• ‘Our houseguest hit the hay at one and I went up to sleep.’
      • ‘I'll usually check my email once more before hitting the hay at night.’
      • ‘My days started and ended early, with the clinic recommending that guests hit the hay by 9pm.’
      • ‘We got home safely, sat chatting for a while over steaming mugs of tea and then hit the hay for a couple of hours.’
      • ‘Whenever you wear make-up, you should always remember to wash it all off before hitting the hay.’
      • ‘The weekend was finished off in the best way possible, with Amelia sleeping soundly from 8pm until 1am and me hitting the hay at 9.’
      • ‘He's making his usual to-do list before hitting the hay.’
      • ‘I plan to go for a few beers down the local pub before hitting the hay.’
    • informal

      see hay
  • make hay (while the sun shines)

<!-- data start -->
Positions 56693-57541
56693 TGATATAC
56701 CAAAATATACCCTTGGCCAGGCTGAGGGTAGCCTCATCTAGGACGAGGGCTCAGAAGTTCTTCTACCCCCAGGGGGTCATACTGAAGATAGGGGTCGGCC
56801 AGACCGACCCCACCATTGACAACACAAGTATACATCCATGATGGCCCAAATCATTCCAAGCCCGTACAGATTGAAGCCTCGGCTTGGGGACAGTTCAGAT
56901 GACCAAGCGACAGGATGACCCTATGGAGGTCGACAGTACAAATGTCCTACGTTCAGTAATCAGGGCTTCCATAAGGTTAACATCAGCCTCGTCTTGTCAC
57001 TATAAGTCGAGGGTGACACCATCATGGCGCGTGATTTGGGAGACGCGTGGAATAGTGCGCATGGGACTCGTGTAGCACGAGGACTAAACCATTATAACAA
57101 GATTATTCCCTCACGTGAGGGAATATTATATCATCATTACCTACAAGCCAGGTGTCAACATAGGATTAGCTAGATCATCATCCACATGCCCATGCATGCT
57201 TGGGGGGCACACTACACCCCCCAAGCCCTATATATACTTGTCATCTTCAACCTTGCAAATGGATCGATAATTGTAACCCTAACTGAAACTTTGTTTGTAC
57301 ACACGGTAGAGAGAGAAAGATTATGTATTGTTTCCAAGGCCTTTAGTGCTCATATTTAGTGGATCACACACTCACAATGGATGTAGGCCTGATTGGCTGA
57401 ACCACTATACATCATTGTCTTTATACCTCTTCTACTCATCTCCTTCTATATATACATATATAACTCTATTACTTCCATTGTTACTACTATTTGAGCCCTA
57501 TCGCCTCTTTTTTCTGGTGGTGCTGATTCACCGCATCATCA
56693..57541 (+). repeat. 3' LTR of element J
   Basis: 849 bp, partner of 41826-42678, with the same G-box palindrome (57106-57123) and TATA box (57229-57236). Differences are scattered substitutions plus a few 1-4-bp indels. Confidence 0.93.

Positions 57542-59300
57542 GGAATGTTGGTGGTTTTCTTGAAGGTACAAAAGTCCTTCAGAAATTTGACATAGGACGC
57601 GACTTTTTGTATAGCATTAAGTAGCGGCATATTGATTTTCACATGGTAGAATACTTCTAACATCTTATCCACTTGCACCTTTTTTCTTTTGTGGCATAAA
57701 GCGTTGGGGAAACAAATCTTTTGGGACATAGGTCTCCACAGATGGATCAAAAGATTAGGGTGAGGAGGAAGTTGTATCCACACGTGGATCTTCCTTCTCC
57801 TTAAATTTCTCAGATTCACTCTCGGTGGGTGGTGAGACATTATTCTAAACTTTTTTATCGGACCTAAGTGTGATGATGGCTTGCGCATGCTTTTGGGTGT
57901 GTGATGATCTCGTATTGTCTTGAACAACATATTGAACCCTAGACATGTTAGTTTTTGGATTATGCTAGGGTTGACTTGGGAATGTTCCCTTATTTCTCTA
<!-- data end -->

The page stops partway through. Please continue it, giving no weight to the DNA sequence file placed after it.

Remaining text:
• proverb Make good use of an opportunity while it lasts:

      ‘they made political hay out of the issue’
      • ‘Those who opposed the war are now making hay, coming forward with accusations which would have been inconceivable a matter of weeks ago.’
      • ‘She has been making hay from embarrassing her parents for 20 years while alternately cashing in on their names.’
      • ‘If our soccer players do not appreciate the privilege of having direct access to Africa's richest soccer league, then they must blame themselves for not making hay while the sun shines.’
      • ‘She was making hay while the sun shone - making pots of money from endorsing carpets and other unlikely products.’
      • ‘The private sector has been making hay on the railways for far too long.’